Anglican leader tells Pope, bishops: Evangelization must flow from experience

Archbishop Rowan Williams of Canterbury, head of the Church of England, told Pope Benedict XVI and the Synod of Bishops that evangelization is not a project, but the natural “overflow” of an experience of Christ and his church that transforms lives, giving them meaning and joy.

“Those who know little and care even less about the institutions and hierarchies of the church these days” nevertheless are attracted and challenged by Christians whose lives show they have been transformed by their encounter with Christ, said the leader of the Anglican Communion.

Pope Benedict invited Archbishop Williams to deliver a major address at the synod on the new evangelization on Wednesday.

Archbishop Williams recalled the Second Vatican Council, which, he said, was a sign that “the church was strong enough to ask itself some demanding questions.”

He told CNS and Vatican Radio that the Second Vatican Council was “enormously important” for other Christians as well as for Catholics.

“I was a teenager as the council began, and a practicing Anglican, and what had been a very self-contained, rather remote, exotic, fascinating, but strange body, suddenly opened up,” he said.

In many ways, he said, the synod on new evangelization is a continuation of the work of Vatican II.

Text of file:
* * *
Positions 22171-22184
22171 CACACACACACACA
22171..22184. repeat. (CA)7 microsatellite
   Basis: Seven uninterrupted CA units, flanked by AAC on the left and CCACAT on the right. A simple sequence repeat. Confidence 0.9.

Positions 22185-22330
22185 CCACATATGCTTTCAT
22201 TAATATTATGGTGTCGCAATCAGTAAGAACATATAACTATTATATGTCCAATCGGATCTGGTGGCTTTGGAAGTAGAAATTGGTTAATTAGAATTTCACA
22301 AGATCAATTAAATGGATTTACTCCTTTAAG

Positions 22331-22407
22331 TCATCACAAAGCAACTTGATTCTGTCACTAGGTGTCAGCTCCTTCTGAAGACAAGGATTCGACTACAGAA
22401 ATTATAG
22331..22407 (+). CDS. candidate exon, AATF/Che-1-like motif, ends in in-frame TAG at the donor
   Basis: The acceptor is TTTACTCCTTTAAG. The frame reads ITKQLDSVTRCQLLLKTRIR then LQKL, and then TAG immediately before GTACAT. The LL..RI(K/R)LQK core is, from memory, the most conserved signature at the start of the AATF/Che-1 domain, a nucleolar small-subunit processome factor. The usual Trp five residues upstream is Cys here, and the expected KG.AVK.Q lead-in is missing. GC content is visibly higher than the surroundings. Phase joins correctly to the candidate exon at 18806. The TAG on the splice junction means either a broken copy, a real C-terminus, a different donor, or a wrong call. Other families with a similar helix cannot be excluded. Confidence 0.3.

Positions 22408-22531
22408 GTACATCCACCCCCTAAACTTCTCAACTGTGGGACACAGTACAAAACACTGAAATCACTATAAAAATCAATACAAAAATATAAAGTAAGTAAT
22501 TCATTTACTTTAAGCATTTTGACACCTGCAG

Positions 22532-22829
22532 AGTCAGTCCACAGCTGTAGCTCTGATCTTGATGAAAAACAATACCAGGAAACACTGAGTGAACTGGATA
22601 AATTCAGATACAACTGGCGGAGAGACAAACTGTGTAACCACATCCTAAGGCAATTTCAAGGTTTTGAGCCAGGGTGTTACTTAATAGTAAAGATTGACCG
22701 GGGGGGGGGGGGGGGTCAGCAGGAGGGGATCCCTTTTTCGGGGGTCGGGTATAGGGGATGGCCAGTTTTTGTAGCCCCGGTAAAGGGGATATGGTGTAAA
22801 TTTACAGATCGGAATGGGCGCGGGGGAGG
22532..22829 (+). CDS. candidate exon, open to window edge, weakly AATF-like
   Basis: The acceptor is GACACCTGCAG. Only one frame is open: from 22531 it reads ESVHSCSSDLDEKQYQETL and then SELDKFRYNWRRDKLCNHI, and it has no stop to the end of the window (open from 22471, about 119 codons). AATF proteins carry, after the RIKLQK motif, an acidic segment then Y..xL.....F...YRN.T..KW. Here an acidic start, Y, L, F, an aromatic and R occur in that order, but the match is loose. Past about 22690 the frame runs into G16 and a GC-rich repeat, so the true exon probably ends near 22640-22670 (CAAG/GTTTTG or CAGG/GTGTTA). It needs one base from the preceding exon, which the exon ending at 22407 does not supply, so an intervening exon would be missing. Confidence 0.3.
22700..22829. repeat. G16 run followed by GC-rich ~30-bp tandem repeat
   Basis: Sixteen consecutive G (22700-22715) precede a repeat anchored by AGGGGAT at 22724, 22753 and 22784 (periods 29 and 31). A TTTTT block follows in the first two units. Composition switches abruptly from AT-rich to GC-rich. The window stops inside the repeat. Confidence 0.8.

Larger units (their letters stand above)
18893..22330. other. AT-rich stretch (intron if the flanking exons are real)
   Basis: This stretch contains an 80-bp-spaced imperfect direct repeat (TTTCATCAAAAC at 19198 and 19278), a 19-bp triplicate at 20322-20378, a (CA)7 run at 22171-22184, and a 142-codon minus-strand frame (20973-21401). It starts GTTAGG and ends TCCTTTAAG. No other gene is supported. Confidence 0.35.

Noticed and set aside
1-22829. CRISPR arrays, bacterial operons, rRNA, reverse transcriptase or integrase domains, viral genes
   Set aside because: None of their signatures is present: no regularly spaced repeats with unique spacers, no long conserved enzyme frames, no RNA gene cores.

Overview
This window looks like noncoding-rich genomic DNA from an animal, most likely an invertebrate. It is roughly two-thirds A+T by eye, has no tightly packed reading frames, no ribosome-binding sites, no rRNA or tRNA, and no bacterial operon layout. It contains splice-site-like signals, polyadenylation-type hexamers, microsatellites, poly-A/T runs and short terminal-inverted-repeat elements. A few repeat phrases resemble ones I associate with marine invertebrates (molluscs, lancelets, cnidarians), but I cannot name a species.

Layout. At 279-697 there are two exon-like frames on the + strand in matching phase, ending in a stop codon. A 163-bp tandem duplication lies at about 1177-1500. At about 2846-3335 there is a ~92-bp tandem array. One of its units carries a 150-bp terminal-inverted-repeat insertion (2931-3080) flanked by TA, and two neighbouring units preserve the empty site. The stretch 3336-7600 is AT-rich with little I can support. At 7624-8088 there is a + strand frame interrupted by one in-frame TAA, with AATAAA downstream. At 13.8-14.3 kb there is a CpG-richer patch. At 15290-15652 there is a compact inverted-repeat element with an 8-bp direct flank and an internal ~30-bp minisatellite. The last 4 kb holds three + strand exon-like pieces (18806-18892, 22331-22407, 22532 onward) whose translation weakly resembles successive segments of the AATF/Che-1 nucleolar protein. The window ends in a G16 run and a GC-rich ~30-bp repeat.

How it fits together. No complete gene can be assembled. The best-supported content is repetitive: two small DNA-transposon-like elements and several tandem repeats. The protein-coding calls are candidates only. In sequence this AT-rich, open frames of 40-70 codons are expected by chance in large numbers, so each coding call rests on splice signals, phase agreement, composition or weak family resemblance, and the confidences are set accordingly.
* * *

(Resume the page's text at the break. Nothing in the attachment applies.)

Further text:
“With our minds made still and ready to receive, with our self-generated fantasies about God and ourselves reduced to silence, we are at last at the point where we may begin to grow,” he said.

“The face we need to show to our world is the face of a humanity in endless growth toward love, a humanity so delighted and engaged by the glory of what we look toward that we are prepared to embark on a journey without end to find our way more deeply into it,” Archbishop Williams told the synod.

During an interview earlier with Catholic News Service and Vatican Radio, the archbishop said: “If evangelization is just rallying the troops or just trying to get people to sign up, something’s missing — what’s missing is the transformed humanity that the Gospel brings us.”

Archbishop Williams, who has announced he will retire at the end of December, also had a private meeting with Pope Benedict.



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